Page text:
Friday 8 June 2018

Kelly versus Classical portfolio theory, and the two kinds of uncertainty premium

Since I was a young lad there has been an ongoing fight in Financial Academia 'n' Industry between two opposing camps:

  • In the red corner are the Utilitarians. The people of classical finance, of efficient frontiers, of optimising for maximum return at some level of maximum risk.

  • In the blue corner are the Kellyites. Worshipping at the feet of John Kelly and Ed Thorpe they have only one commandment in their holy book: Thou shalt maximise the expectation of log utility of wealth.

This post is sort of about that battle, but more generally it's about two different forms of uncertainty for which humans have varying degrees of stomach for, and how they should be accounted for when deciding how much volatility your trading or investment portfolio should have: "Risk" (which we can think of as known unknowns, or at least the amount of volatility expected from a risk & return model which is calibrated on past data) and "Uncertainty" (which we can think of as unknown unknowns, or to be more precise the unknowability of our risk & return model).

The Kellyites deny the existence of "risk appetite" (or at least they deny it's importance), whereas the Utilatarians embrace it. More seriously both camps seriously underestimate the importance of uncertainty; which will be more the focus of this post.

This might seem somewhat esoteric but in laymans term this post is about answering an extremely critical question, which can be phrased in several equivalent ways:

  • What risk target should I have?
  • How much leverage should I use?
  • How much of my capital should I bet on a given position?
This post was inspired by a twitter thread on this subject and I am very grateful to Rob Hillman of Neuron Advisors for pointing me towards this. I've blogged about this battle before, here (where I essentially address one interesting criticism of Kelly) and I've also talked about Kelly generally here

If you're unfamiliar with arithmetic and geometric returns it's probably worth rereading the first part of this post here, otherwise you can ignore these other posts (for now!).

Classic Utilitarian portfolio optimisation

To make live easier I'm going to consider portfolios of a single asset. The main difference I want to highlight here is the level of leverage / risk that comes out of the two alternatives, rather than the composition of the portfolio.

I'm sure the readers of this blog don't need reminding of this but basically Utilitarians tend to do portfolio optimisation like this: specifying the investors utility function as return minus some penalty for variance. Which for a single asset with leverage, if we assume the risk free rate is zero or that the return is specified as an excess return (it doesn't matter for the purposes of this post) becomes this:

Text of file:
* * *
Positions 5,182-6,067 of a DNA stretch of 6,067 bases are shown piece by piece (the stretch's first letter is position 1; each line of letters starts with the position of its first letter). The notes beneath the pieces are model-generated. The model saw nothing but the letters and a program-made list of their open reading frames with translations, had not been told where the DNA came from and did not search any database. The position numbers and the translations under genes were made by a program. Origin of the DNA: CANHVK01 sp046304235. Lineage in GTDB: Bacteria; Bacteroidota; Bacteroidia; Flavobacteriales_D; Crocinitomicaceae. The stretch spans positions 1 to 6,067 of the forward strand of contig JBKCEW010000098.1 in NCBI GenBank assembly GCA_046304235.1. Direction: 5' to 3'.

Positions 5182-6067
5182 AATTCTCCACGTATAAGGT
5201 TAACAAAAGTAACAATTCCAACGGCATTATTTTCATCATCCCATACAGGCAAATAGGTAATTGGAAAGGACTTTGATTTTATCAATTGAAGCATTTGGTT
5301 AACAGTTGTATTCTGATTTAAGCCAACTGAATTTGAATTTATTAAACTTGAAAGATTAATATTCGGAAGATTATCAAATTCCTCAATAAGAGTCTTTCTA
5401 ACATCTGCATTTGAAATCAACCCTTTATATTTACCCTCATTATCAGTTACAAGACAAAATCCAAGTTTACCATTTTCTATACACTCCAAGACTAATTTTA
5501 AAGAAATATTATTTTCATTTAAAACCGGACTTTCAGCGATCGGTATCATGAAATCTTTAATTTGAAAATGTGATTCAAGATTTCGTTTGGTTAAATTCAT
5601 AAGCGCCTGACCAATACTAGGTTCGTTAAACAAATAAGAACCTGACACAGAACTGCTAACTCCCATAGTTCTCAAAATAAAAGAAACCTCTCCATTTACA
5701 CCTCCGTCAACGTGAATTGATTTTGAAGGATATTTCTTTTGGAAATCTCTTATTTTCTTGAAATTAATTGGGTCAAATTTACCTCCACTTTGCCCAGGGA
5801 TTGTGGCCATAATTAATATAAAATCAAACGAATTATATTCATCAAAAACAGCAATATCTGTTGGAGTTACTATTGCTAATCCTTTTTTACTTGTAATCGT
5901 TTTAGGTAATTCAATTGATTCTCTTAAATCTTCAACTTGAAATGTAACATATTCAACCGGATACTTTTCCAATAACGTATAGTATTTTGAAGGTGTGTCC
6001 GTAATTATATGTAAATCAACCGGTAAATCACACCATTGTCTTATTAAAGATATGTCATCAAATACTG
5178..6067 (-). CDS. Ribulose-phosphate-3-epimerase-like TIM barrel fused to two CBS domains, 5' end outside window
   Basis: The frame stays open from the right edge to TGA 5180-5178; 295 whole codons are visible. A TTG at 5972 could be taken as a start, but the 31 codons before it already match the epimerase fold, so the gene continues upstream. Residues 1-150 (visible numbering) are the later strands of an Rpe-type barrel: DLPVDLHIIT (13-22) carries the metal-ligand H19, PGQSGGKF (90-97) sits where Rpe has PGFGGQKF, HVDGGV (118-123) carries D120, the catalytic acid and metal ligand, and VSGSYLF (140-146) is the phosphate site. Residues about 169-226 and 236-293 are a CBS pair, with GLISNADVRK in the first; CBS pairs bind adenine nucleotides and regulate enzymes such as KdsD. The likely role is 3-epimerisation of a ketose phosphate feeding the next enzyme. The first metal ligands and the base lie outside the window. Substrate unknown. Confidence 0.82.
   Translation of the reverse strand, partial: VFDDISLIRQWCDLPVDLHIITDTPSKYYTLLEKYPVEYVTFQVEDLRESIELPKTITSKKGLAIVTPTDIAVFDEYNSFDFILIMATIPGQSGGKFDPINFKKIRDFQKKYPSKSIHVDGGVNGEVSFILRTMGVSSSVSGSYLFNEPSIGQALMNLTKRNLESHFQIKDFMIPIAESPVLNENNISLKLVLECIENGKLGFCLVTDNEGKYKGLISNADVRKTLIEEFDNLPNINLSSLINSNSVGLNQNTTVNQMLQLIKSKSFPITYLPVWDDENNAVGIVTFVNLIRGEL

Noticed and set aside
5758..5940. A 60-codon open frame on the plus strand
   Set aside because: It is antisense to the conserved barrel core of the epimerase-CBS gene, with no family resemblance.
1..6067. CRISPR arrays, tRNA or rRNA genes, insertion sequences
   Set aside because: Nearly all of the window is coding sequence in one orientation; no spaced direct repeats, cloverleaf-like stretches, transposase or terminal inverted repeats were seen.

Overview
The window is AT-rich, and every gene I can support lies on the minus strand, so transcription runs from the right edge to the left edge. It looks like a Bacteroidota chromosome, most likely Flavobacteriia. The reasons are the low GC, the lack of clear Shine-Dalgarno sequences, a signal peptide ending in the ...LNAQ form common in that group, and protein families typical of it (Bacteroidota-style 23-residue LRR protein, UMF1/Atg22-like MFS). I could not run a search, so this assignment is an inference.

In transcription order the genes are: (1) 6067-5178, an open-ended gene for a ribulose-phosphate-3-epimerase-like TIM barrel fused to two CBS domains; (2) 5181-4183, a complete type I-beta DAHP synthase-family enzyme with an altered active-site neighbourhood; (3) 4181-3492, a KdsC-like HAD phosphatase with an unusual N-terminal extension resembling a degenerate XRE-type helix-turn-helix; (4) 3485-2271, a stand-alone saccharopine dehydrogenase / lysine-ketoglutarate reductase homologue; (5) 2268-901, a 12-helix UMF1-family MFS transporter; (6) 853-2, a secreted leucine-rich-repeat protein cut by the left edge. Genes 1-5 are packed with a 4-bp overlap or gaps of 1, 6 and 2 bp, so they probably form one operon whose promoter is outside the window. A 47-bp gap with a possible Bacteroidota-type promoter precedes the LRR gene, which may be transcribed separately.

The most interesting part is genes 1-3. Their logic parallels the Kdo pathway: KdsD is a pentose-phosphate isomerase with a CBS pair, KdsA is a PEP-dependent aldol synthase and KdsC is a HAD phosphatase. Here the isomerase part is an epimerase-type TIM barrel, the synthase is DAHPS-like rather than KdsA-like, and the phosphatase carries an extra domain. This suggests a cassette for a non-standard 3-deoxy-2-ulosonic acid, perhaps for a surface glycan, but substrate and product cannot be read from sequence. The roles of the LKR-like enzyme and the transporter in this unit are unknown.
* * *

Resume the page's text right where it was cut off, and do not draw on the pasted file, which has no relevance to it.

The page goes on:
Maximise f.E(r) - b*[f.E(s)]^2

Where f is the leverage factor (f=1 incidentally means fully invested, f=2 means 100% leverage, and so on), r is the expected return, E is the expectation operator, risk s is measured as the standard deviation of returns on the unleveraged asset, is the coefficient of risk aversion (you'll often see 1/2 here, but like, whatever). This is a quadratic utility function. In this model risk tolerance is an input, here defined as a coefficient of aversion.

Of course we could also use a different utility function, like one which cares about higher moments, but that will probably make the maths harder and definitely mean we have to somehow define further coefficients establishing an investors pain tolerance for skew and kurtosis.

This specification isn't so much in fashion in industry; it's hard enough getting your investors to tell you what their risk appetite is (few people intuitively understand what 150% standard deviation a year feels like, unless they're crypto investors or have money with Mr C. Odey). Imagine trying to get them to tell you what their coefficient of risk aversion is. Easier to say "our fund targets 15% a year volatility" which most people will at least pretend to understand. So we use this version instead:

Maximise portfolio returns = weights.E(asset returns)

Subject to: portfolio risk = function of weights and E(asset covariance)<= maximum risk

Which for one asset, with no risk free rate is:

Maximise f.E(r)
Subject to f.E(s)<=s_max

Where s_max is some exogenous maximum risk tolerance specified by the investor

Importantly (a) maximum risk depends on the individual investors utility function (which is assumed to be monotonically increasing in returns up to some maximum risk at which point it drops to zero - yeah I know, weird) and (b) the return here is arithmetic return (c) we only care about the first two moments since risk is measured using the standard deviation. Again risk is an input into this model (as a tolerance limit this time, rather than coefficient), and the optimal leverage comes out.


Under Kelly we choose to find the portfolio which maximises the expectation of the log of final wealth. For Gaussian returns (so again, not caring about the 3rd or higher moments which I won't do throughout this post) it can be shown that the optimal leverage factor f* is:

f* = (r - r_f) / s^2

(If you aren't in i.i.d. world then you can mess around with variations that account for higher moments, or just do what I do - bootstrap)

Where r is the expected arithmetic portfolio mean, r_f is the risk free rate and s is the standard deviation of portfolio returns without any leverage (and with expectations operators implicit - this is important!). f=1 incidentally means fully invested, f=2 means 100% leverage, and so on. Noting that the risk of a portfolio with leverage will be f*s this means we can solve for the target risk s*:

s* = f*. s = (r - r_f) / s

Notice that this thing on the right is now the Expected Sharpe Ratio. This is my favourite financial formula of all time: optimal Kelly risk target = Expected Sharpe Ratio. It has the purity of E=mc^2. But I digress. Let's take out the risk free rate for consistency:

f* = r  / s^2

s* = r  / s

Importantly for the battle in this world we don't specify any risk tolerance, or coefficient of risk aversion, or utility function. Assuming an investor wants to end up with the highest expected log utility of final wealth (or as I said here, the highest median expectation of final wealth) they should just use Kelly and be done with it.